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‘Bidenomics’: Americans Who Are Living Below Poverty Level Skyrocketing

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OPINION: This article may contain commentary which reflects the author's opinion.


President Joe Biden’s approval rating for a basket of issues is underwater, but he routinely gets the worst marks for the state of the economy during his term.

While he and the White House tout “Bidenomics” — a basket of economic policies the president has pursued — as a resounding success, the hard data says otherwise.

Real wages have declined during President Joe Biden’s term, leading to a dramatic increase in the number of Americans living below the poverty line, according to a new U.S. Census Bureau report.

The report, released last week, found that in 2022, the number of Americans living under the poverty level had risen to 12.4 percent, up from 7.8 percent in 2021.

Democrats controlled both chambers of Congress and the White House during Biden’s first two years in office, passing astronomical spending bills that many economists correctly predicted would lead to massive inflationary increases that continue to this day. Meanwhile, the administration has touted Bidenomics as a success as he heads into reelection mode.

The New York Post, citing the report, added: “You aren’t just imagining it: Your paycheck didn’t go as far last year as it did the year before — or the year before that. Inflation surges outpaced the average pay raises of US workers in 2022 — the third consecutive year under President Joe Biden in which Americans have seen their standard of living take a tumble, according to fresh data from the US Census Bureau. Inflation-adjusted median household income fell to $74,580 in 2022 — a 2.3% decline from the 2021 average of $76,330, the federal agency reported on Tuesday.”

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The rise in costs and the drop in real income under Biden and Democratic leadership has caused tens of millions of Americans to cut back on expenses, buy cheaper items, and even borrow money from family to pay for monthly expenses.

As gas prices begin to rise again and food prices have remained high, credit card debt in the U.S. has also swollen “by $45 billion from Q1 2023 to Q2 2023,” according to Bankrate.com in August.

The report said that “consumer credit card debt has risen to an all-time high of $1.03 trillion,” as “the number of credit card accounts also grew by 5.48 million.”

“Balances are up 34 percent from the pandemic low of $770 billion in Q1 2021,” Ted Rossman, Senior Industry Analyst at Bankrate, said. “Bankrate recently found that 47 percent of credit cardholders carry debt from month to month, up from 39 percent in 2021. Even more troubling is the fact that 60 percent of Americans with credit card debt have had it for at least a year, up 10 percentage points from two years ago.”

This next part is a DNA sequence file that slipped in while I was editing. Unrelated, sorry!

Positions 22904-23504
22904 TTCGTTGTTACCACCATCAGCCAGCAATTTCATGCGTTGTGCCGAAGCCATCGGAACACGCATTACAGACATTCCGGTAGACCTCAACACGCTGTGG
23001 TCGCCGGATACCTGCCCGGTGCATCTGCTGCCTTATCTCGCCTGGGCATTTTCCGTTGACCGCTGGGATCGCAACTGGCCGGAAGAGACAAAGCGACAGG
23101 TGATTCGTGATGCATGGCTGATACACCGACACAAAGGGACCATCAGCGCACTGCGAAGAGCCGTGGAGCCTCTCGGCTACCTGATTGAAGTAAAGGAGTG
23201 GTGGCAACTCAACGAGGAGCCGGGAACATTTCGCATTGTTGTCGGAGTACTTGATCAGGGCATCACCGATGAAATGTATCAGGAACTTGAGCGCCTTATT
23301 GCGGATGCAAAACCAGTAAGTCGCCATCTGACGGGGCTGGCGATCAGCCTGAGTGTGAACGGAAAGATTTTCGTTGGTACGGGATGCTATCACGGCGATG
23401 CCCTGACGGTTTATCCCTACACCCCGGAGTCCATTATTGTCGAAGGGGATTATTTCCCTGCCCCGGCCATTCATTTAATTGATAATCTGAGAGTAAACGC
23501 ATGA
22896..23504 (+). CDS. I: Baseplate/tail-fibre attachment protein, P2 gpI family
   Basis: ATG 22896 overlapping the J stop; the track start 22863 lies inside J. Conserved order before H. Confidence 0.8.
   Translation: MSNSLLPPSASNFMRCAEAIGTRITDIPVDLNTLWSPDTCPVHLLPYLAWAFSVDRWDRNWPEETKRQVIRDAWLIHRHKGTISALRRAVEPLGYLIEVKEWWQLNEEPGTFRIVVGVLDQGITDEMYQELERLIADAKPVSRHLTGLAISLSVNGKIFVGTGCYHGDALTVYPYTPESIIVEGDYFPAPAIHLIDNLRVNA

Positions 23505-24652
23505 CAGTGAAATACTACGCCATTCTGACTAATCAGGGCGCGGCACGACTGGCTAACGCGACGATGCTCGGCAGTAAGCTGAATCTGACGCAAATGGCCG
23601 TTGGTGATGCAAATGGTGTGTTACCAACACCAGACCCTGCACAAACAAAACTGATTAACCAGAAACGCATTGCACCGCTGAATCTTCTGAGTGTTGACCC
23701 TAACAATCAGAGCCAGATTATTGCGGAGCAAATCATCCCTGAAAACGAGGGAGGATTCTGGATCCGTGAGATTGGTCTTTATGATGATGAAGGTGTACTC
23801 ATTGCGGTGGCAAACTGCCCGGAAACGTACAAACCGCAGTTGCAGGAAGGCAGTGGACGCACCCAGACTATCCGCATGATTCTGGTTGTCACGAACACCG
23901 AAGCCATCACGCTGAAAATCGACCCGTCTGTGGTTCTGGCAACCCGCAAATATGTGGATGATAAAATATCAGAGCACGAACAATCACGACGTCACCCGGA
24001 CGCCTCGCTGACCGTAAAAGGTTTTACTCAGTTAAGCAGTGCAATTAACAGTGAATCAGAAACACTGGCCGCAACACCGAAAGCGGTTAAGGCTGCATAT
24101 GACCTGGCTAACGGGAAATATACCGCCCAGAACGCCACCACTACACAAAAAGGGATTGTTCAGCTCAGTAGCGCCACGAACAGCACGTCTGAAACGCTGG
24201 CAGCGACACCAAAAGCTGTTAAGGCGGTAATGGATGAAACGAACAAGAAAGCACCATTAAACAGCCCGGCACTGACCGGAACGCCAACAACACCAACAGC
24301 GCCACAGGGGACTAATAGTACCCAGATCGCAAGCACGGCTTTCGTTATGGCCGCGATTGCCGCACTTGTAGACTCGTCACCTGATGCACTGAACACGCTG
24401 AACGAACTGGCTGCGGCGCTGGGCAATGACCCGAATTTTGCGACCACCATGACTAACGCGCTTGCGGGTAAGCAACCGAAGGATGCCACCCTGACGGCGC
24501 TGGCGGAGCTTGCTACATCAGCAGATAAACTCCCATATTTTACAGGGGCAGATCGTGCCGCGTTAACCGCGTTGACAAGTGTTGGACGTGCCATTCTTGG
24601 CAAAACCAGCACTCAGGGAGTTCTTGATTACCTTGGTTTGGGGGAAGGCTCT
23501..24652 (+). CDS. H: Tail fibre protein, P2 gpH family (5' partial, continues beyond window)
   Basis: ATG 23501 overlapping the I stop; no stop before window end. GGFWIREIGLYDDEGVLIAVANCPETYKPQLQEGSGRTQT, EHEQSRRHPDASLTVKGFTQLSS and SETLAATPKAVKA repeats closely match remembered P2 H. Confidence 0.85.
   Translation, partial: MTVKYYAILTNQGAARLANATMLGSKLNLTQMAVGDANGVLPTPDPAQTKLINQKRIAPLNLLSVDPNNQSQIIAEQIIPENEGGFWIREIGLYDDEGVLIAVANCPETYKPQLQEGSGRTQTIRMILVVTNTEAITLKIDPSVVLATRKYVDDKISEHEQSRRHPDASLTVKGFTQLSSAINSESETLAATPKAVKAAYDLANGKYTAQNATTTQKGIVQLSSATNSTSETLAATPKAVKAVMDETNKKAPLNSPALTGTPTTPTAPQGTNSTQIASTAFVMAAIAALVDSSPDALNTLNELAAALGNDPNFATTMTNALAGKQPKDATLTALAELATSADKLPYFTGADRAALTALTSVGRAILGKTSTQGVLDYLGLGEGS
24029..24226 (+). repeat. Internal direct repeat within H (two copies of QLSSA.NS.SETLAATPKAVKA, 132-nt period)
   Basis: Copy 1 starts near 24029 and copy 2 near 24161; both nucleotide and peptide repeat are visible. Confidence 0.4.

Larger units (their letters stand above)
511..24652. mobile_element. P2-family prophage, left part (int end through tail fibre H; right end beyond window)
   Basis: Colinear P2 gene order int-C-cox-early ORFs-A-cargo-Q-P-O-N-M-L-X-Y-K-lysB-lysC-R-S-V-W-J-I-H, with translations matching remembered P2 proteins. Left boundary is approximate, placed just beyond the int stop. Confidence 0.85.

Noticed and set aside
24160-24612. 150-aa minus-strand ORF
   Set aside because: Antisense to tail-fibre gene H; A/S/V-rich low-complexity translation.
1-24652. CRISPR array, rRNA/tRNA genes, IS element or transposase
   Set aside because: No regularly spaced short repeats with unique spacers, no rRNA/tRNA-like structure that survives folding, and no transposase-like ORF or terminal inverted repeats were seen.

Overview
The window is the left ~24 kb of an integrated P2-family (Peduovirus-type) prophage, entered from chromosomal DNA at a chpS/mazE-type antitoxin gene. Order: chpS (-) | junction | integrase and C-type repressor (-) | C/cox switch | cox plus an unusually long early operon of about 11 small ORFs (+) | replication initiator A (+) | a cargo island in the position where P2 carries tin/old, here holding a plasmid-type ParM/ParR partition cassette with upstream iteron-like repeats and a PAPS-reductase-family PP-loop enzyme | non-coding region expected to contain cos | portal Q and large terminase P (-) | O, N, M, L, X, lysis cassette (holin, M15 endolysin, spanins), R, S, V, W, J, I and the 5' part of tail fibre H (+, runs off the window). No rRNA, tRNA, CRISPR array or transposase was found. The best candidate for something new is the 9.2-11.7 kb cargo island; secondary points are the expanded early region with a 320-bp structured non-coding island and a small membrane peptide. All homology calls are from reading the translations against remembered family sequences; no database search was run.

“My top tip for paying down credit card debt is to sign up for a 0% balance transfer credit card,” Rossman said.

Also, according to a LendingClub report published last week, some 60 percent of Americans are now living paycheck-to-paycheck as the holiday shopping season approaches, as inflation and gas prices both remain higher than they were when Biden took office.

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In addition, the report found that 4 in 10 consumers now consider themselves worse off than they were in 2022, CNBC reported, citing LendingClub’s data.

The report was compiled in October, just a month before the holiday shopping season kicked in.

“This year, holiday spending during the Thanksgiving week may hit a record as consumers try to maximize the weekend’s deals, according to a 2023 Deloitte Black Friday-Cyber Monday survey. Spending over the week is expected to jump 13% from last year, with shoppers shelling out $567 on average, Deloitte found,” CNBC reported.

According to a separate TD Bank survey, credit card debt has again topped $1 trillion, while “almost all — or 96% — of shoppers said they expect to overspend this season,” CNBC reported.

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The outlet added:

Half of consumers plan to take on more debt to pay for holiday expenses, another report by Ally Bank found. Only 23% have a plan to pay it off within one to two months.

Some 74% of Americans say they are stressed about finances, according to a separate CNBC Your Money Financial Confidence Survey conducted in August. Inflation, rising interest rates, and a lack of savings contribute to those feelings.

That CNBC survey found that 61% of Americans are living paycheck to paycheck, up from 58% in March.

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